“We’re too short-handed on Wednesdays to train. If you want, you can start tomorrow instead. I’ll have an extra waitress you can shadow.” Daphne rose from her seat and pulled out her order pad, already moving on to the next thing.
“Tomorrow’s great,” I said after her, already thankful for the added responsibility, hoping it would drive my thoughts away from Allison. And a certain winged boy. He could be gone today. I could very well walk into class today and find no wings—or no new kid at all.
I was sure that Allison Woodward was gone. I swallowed a mouthful of rich hot chocolate and allowed myself to think the word I’d been trying to avoid: dead. She was dead. I
that. Dr. G always said,
you know it’s real when all five senses receive it together
. I could still summon the metallic scent of her blood and feel it soaking into my evidence-tagged clothes.
Lee plopped into the seat across from me, startling me out of the memory. “You never called me back last night.”
I pushed my mug toward him in apology.
He greedily gulped up the rest. He smiled at me, but his eyes were rimmed dark and his whole demeanor drooped. I thought to ask him what was bothering him, but it was getting late. I paid the check, and we walked toward school. “Did you hear about Allison Woodward?” he finally asked.
Of course he would have heard about it. “Yeah. I, uh, found her.”
“What?” His voice cracked. “You
her? Holy Daleks, are you all right?”
Daleks. If he hadn’t insisted on last week’s
Wednesday marathon, I would have missed that one.
“I, uh, kind of have to be. It sucked. It was … horrible. One of the worst things ever, but I’ll be okay. I have to be.”
Why. He was going to ask why. And I had nothing to tell him. No one wanted a schizo for a BFF. And I couldn’t lose him.
of the worst things ever? Wow, Ray. What have you
“A lot.” I tugged nervously on my backpack’s straps.
“Losing your mom must have been hard. I don’t really know, because my dad died when I was still a baby. Whatever happened to you in Arizona, that’s all over now.”
Oh, how I wished that was true.
“Thanks, Lee. You really are the best friend.”
Neither of us said another word until we got to school. We trudged up the stairs toward our first period classes.
“Do you think they’ll, uh, make a big announcement about Allison?” Lee asked, his shoulders slumped and his head low.
“Probably.” His sadness echoed so sharply, I had to ask. “Did you know her well?”
“Had a crush on her since fifth grade.” His defeated sigh tore me in two.
We paused at the second floor landing. I reached out to him, then hesitated. The way he adjusted his glasses didn’t hide the hurt on his face. I grabbed him and pulled him into a quick hug. I hated hugs, but Lee looked like he needed one.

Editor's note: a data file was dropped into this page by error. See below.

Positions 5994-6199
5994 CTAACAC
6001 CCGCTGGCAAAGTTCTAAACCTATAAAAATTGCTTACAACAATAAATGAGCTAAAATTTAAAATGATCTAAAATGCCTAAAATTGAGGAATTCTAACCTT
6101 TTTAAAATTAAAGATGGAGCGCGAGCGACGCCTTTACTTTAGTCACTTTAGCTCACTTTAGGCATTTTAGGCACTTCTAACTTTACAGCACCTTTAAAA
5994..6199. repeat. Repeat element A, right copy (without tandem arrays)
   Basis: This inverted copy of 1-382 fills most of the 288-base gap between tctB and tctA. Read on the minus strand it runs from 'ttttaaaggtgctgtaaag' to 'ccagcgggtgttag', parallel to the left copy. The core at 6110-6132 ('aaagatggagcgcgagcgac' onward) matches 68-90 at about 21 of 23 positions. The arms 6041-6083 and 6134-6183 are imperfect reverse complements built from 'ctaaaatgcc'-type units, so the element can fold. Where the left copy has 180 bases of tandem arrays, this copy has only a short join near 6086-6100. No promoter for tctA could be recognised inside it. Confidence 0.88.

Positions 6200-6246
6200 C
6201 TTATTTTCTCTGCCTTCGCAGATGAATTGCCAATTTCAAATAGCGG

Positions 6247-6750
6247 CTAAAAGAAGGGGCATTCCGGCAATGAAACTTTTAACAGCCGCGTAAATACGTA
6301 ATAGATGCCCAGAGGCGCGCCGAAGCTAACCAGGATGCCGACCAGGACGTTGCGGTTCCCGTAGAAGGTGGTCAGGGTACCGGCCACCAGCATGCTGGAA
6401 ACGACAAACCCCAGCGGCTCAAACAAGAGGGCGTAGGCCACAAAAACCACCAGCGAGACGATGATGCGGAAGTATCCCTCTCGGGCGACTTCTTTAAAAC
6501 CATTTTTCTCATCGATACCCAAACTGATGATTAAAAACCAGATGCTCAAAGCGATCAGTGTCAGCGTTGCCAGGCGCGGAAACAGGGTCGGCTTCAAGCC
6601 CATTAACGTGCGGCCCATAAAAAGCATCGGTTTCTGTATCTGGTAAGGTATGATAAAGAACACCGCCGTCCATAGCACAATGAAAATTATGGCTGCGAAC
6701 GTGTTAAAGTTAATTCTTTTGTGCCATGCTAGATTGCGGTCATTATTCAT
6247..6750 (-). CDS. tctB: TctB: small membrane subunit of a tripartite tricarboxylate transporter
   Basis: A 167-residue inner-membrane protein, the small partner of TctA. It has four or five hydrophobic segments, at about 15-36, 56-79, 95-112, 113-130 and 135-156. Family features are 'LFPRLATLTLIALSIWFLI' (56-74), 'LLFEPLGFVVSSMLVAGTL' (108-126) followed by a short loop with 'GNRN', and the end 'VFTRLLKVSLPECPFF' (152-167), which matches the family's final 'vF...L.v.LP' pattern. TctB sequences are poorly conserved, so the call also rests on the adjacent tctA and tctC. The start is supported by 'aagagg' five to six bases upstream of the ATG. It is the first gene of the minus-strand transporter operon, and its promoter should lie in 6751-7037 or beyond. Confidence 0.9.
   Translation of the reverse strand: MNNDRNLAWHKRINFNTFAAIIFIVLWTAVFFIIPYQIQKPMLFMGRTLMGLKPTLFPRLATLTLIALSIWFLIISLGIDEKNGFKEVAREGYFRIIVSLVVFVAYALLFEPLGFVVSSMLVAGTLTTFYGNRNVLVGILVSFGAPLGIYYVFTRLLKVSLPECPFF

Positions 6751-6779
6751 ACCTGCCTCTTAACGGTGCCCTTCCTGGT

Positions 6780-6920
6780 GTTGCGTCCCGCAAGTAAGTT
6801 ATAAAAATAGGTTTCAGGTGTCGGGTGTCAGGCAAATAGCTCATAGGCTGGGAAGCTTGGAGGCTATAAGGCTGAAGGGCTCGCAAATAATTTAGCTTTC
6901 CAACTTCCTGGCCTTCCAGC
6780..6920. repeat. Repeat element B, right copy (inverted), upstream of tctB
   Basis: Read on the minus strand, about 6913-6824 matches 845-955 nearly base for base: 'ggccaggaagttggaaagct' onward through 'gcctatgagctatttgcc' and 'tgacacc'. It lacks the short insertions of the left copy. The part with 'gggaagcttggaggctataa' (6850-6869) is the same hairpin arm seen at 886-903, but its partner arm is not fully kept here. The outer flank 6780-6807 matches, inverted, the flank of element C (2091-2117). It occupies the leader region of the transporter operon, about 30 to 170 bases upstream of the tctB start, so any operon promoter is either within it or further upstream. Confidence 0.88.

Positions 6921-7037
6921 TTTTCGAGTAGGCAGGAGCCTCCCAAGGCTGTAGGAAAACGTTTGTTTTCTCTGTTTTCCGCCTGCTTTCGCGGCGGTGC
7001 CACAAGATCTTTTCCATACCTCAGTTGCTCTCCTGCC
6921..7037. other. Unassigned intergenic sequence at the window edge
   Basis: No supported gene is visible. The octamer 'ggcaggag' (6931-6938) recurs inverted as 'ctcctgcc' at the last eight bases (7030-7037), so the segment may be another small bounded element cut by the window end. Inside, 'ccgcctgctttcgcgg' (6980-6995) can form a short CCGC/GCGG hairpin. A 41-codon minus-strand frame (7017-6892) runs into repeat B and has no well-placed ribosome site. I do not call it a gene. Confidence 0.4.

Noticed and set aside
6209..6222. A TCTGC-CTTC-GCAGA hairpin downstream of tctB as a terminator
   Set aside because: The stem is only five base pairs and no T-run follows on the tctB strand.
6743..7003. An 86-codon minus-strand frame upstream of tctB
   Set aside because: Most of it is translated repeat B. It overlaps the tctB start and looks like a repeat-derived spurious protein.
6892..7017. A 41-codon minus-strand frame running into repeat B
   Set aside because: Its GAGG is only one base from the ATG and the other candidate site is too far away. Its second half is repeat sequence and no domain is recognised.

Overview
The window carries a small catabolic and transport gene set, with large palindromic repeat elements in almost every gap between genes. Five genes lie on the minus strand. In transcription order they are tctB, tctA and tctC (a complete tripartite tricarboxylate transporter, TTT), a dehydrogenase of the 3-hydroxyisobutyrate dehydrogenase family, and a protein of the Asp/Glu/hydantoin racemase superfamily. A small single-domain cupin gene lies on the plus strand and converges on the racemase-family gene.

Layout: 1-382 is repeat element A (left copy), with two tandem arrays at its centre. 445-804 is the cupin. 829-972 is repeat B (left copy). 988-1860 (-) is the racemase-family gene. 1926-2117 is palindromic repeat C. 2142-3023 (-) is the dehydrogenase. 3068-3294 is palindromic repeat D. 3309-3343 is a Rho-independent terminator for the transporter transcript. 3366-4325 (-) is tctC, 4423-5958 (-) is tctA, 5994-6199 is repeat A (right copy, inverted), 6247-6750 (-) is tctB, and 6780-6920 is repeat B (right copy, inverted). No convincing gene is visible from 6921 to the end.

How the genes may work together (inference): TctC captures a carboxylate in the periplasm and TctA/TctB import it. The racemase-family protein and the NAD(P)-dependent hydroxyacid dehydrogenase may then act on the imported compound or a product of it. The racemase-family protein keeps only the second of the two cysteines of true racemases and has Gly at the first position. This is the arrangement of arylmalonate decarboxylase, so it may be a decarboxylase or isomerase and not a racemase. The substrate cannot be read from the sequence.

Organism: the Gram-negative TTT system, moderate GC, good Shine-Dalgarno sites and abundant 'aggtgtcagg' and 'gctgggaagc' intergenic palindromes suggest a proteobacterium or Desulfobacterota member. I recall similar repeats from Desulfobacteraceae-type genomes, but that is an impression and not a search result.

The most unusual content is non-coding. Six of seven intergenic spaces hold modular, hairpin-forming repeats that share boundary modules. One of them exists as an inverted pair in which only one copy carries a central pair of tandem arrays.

The corner of his lips twitched up. “Thanks, Ray.” He sounded like he meant it. “See you at lunch.”
I climbed the remaining flight of stairs alone, ignoring the churning in my stomach, and steeled myself. Missing class wasn’t an option. Not after I’d skipped it yesterday. Besides, being here was better than staying home. The more time I spent around Dad, the more likely he was to notice I wasn’t quite right, not anymore.
Two girls passed on either side of me, one muttering a semi-polite “excuse me.” I followed them into Honors English, head down, feet shuffling.
The new kid was already in his seat. And he still had wings. The tiny specks of light that struggled through the early-October clouds headed straight for him. His wings didn’t disappoint, amplifying their radiance, shimmering across the faces of our classmates.
It wasn’t until I took my own seat—more like fell into it when my knees gave out—that it dawned on me: we were neighbors. Of course he would have been assigned the only free seat in class, the one next to me. It was a pattern: any free seats in my classes were next to me, emphasizing just how much of a freak most of the school thought I was.
He acknowledged me with an entrancing smile. His wings shifted slightly, the tips of his feathers curling under like a cat’s claws.
I returned an uneven smile through dry lips.
If I stretched my hand out, it would pass right through them. I wondered if I’d feel anything. Ghosts are said to give off cold spots when they touch or pass through people. If that’s true, would these wings give off warmth?
, I reminded myself,
because they aren’t real
“Is everything all right?” he asked.
His voice pulled me from my unnatural daze. Had he noticed me staring at his glorious, non-existent wings?
Stupid, stupid, stupid
. “What? Yeah, fine.” My pulse thrummed in my ears. Suddenly, all I could think about was the way he’d stared at me while they took Allison’s body away.